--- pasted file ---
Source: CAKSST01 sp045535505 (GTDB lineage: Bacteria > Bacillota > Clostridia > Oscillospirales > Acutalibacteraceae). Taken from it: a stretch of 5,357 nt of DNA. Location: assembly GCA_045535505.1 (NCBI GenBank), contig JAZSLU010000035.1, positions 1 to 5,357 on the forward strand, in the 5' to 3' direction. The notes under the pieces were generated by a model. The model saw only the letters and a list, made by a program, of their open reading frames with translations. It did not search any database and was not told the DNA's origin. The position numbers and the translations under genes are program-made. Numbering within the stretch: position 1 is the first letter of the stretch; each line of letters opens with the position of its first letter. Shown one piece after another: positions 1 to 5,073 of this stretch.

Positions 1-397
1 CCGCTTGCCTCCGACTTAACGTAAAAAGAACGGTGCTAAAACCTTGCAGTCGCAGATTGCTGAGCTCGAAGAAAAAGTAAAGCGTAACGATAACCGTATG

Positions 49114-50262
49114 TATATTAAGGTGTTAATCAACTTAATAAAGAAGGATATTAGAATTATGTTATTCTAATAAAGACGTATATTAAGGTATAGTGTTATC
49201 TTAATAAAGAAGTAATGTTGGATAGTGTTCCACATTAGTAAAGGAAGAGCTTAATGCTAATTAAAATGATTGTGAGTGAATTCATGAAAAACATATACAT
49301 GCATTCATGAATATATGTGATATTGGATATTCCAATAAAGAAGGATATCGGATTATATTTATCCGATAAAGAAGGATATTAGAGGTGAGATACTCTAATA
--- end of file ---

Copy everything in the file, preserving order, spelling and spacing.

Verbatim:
Source: CAKSST01 sp045535505 (GTDB lineage: Bacteria > Bacillota > Clostridia > Oscillospirales > Acutalibacteraceae). Taken from it: a stretch of 5,357 nt of DNA. Location: assembly GCA_045535505.1 (NCBI GenBank), contig JAZSLU010000035.1, positions 1 to 5,357 on the forward strand, in the 5' to 3' direction. The notes under the pieces were generated by a model. The model saw only the letters and a list, made by a program, of their open reading frames with translations. It did not search any database and was not told the DNA's origin. The position numbers and the translations under genes are program-made. Numbering within the stretch: position 1 is the first letter of the stretch; each line of letters opens with the position of its first letter. Shown one piece after another: positions 1 to 5,073 of this stretch.

Positions 1-397
1 CCGCTTGCCTCCGACTTAACGTAAAAAGAACGGTGCTAAAACCTTGCAGTCGCAGATTGCTGAGCTCGAAGAAAAAGTAAAGCGTAACGATAACCGTATG

Positions 49114-50262
49114 TATATTAAGGTGTTAATCAACTTAATAAAGAAGGATATTAGAATTATGTTATTCTAATAAAGACGTATATTAAGGTATAGTGTTATC
49201 TTAATAAAGAAGTAATGTTGGATAGTGTTCCACATTAGTAAAGGAAGAGCTTAATGCTAATTAAAATGATTGTGAGTGAATTCATGAAAAACATATACAT
49301 GCATTCATGAATATATGTGATATTGGATATTCCAATAAAGAAGGATATCGGATTATATTTATCCGATAAAGAAGGATATTAGAGGTGAGATACTCTAATA